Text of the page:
Another important part of the work we do at Council includes planning for the future. This is done through strategic thinking and community engagement. Planning for the future is part of the wider system of Government in Australia, it advocates on issues on behalf of the local committee to the State and Federal Government.

The purpose of a general Council meeting is to provide an opportunity where all Elected Members meet to consider matters within Council’s responsibilities.

At every meeting, an agenda is presented to members listing matters that require a decision to be made.

For a matter to become a decision the Council needs to resolve (make a decision) as a united group with more than half of the elected members voting for it. An Elected Member cannot decide on their own. Once a decision has been made it is the responsibility of the Chief Executive Officer to implement that decision.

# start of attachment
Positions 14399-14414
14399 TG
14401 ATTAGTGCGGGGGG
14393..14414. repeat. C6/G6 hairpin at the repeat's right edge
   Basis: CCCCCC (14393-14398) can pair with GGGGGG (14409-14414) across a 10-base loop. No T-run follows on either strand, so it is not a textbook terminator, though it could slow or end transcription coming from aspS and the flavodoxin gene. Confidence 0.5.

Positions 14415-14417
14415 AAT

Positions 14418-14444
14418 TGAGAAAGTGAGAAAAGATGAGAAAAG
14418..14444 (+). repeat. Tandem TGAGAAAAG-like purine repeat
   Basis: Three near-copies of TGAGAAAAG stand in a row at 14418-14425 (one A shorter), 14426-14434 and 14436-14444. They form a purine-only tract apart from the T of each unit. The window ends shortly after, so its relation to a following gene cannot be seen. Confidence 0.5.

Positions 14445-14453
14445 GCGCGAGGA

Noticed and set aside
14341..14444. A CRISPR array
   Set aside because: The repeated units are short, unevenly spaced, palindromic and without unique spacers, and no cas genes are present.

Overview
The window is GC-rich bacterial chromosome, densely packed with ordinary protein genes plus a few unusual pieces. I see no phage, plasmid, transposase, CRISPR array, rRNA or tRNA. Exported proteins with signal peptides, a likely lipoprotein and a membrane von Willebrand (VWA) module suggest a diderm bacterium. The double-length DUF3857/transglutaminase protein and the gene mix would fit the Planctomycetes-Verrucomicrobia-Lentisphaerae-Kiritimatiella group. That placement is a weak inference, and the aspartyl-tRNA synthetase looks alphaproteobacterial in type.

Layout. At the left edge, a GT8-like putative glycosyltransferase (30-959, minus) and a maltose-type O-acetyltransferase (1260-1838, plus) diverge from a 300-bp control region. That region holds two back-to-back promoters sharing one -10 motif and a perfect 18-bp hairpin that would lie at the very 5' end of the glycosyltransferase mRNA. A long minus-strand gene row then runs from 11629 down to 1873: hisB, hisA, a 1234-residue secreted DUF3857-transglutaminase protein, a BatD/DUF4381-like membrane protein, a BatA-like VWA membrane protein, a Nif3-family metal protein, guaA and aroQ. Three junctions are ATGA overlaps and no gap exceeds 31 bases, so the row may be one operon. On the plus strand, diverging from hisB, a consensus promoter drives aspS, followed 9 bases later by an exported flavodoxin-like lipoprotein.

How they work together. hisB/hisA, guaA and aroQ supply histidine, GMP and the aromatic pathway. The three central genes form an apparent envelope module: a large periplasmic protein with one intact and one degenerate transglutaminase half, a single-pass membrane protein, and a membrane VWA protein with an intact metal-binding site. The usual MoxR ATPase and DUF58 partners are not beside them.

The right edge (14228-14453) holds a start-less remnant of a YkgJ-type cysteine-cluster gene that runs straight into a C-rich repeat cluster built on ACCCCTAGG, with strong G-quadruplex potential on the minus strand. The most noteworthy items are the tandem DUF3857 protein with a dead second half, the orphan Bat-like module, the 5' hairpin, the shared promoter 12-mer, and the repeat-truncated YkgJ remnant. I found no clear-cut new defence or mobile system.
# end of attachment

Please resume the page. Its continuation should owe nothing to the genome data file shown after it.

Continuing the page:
The Council is required to make A LOT of decisions, I hear you say!

Well, it would be if every single decision that is made had to go to the whole Council. (It would also be very slow!) To avoid this, the decisions that the Council make in a meeting are generally high-level policy, strategies and instructions only. The Council gives authority to the Chief Executive Officer (CEO) to undertake decisions on Council’s behalf. The CEO can then delegate to the authority to make decisions to relevant staff. These delegations are an integral process within Council that ensures we can make decisions quickly and efficiently.

Our staff regularly report to Council on policies, strategies, projects, initiatives and new works that are being undertaken. This means they are ultimately responsible for the work being undertaken across our region and are answerable to the Council for delivery of the Councils instructions. A few specific roles in our Council include:


The Chief Executive Officer is responsible for the management of all staff and for implementing the decisions of Council and its services. The Chief Executive Officer reports to Council.

This role has extensive powers, delegations, authorities and duties to carry out. To assist the Chief Executive Officer there are Senior Officers that manage large components of the organisation.